Bourbon is an old tradition, dating back hundreds of years to our rugged frontier forefathers and foremothers who proved their American spirit by making a distinct product using brilliant recipes and methods that they would pass down unchanged to us to be poured into a glass for our drinking pleasure today. At least according to the marketing materials it is… the truth is a bit more complicated.
Although the term “Bourbon” is associated with whiskey as early as the 1820s, “Bourbon” was only declared the native spirit of the United States by Congress 53 years ago with the passing of a 1964 resolution. And the definition of “Whiskey” as a spirit distilled from grain, and Bourbon as a spirit distilled from 51% corn is only 108 years old. President William Howard Taft put the definition in place in 1909 as part of the Safe Food and Drug Administration Act of 1906. Yes, it took him three years to come up with the definition of “Bourbon whiskey.” But with the start of Prohibition a mere 11 years away its questionable how many people would have enjoyed whiskey that lived up to these new regulations. Think about that the next time someone tells you their whiskey is “Pre-Prohibition Style.”
All of this is to say that tradition is long and constantly changing and in the adjusted timeline some landmarks are bigger than they appear at first. Like, for instance, Knob Creek’s 25th Anniversary.
Knob Creek was the whiskey child of Booker Noe, grandson of Jim Beam who tookover as Head Distiller of his grandfather’s distillery in 1965. Booker, along with Elmer T. Lee and Jimmy Russell, is credited with the revitalization of the Bourbon market at the end of the 80s with the introduction of now iconic brands of Bourbon. Booker first released Booker’s Bourbon in 1988 to much acclaim, and this was quickly followed up with Baker’s, then Basil Hayden’s and Knob Creek in 1992. These are the heart and soul of the Jim Beam Small Batch collection, which led the way in many respects for the premiumization of Bourbon. None of these have survived to their 25th year with out some alteration.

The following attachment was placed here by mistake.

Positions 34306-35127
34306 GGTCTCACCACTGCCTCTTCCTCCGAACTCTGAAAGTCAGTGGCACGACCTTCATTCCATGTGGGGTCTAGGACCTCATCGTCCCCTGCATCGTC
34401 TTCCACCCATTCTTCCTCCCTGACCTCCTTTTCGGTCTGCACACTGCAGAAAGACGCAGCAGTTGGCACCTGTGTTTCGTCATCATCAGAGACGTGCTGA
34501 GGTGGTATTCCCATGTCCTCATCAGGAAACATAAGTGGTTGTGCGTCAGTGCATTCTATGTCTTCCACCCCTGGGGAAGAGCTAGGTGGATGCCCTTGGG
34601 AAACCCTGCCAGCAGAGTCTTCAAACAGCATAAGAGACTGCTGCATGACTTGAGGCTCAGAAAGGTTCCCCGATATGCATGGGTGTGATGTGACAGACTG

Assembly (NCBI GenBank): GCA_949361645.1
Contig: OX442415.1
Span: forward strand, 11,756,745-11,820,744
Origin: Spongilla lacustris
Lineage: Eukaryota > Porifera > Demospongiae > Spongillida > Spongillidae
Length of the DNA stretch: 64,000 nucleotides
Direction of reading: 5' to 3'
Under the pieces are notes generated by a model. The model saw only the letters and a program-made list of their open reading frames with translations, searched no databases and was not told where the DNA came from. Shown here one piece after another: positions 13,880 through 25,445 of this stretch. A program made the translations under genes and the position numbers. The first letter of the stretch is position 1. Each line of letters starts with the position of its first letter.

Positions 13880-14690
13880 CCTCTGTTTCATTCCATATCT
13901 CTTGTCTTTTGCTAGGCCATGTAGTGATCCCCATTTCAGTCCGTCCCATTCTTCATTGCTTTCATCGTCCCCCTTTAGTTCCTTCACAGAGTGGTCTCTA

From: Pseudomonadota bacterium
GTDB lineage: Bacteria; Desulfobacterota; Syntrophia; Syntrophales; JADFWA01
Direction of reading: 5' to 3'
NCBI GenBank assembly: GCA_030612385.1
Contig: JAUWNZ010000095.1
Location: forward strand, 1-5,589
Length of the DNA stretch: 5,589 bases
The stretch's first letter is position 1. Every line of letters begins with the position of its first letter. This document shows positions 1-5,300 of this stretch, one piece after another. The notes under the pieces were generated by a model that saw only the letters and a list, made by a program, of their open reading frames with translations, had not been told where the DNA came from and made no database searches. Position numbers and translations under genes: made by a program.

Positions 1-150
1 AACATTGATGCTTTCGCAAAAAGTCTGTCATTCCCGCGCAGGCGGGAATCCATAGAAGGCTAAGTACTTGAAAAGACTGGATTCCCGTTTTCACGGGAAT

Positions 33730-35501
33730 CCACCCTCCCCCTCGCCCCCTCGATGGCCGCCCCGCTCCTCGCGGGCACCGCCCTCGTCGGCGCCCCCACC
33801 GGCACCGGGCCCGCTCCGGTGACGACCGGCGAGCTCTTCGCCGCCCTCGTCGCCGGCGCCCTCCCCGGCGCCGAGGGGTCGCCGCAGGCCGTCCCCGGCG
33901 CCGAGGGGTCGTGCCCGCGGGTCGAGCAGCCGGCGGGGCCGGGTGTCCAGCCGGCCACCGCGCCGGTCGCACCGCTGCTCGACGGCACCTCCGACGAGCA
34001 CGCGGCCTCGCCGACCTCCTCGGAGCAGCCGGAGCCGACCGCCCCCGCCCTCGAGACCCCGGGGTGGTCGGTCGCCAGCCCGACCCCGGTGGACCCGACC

Knob Creek is named after the stream that ran alongside Abraham Lincoln’s childhood home in Kentucky and is Booker’s take on “Pre-Prohibition Style” whiskey. A term that we can now see is as nebulous as those early definitions of whiskey.
In this case it meant a Bourbon whiskey bottled at 100 proof and carrying an age statement of 9 years. Traditional Knob Creek is a deep caramel color, with a nose that carries a lot of oak, along with a touch of maple and baking spice, a super vanilla, white pepper, and dark cherry palette with a earthiness and dustiness that I can only associate with Jim Beam yeast, and a gripping, dry finish that is a bit bracing at 100 proof. It’s iconic. Immutable.
Except it wasn’t. In 2001 Booker, who had continued to oversee the brand well into his 70’s, passed the torch to his son Fred. And shortly after the Bourbon boom that Booker had helped create hit full force.
Knob Creek expanded. In 2010 Knob Creek Single Barrel hit the market. It was a natural expansion, still 9 years old but bottled at 120 proof from a single barrel. Then they began releasing a non age statement Knob Creek Rye in 2012, followed in 2013 by the Knob Creek Smoked Maple, a bourbon flavored liquor bottled at 90 proof. Then camethe inevitable. In 2016, just shy of 25 years, Beam Suntory announced that Knob Creek would be dropping its age statement. That same year the Knob Creek 2001 was released; a 13 year, Cask Strength release comprised of the last barrel that Booker Noe laid down before passing the torch to his son.
Jim Beam has followed up with a 25th Anniversary release appropriately named Knob Creek 25thAnniversary. It’s a limited release of 300 barrels, all between 12-13 years old and bottled between 120-125 proof that is exactly what it sounds like: bigger, more intense, Knob Creek.
Whether you’re going by the centuries old “traditional” definition or adhering to a more modern practice twenty five years is still a milestone worth celebrating in the midst of so much change. Hell, maybe a few more milestones like this will help us truly appreciate that some change is as much a part of Bourbon heritage as all those pre-Prohibition style ways of making it are.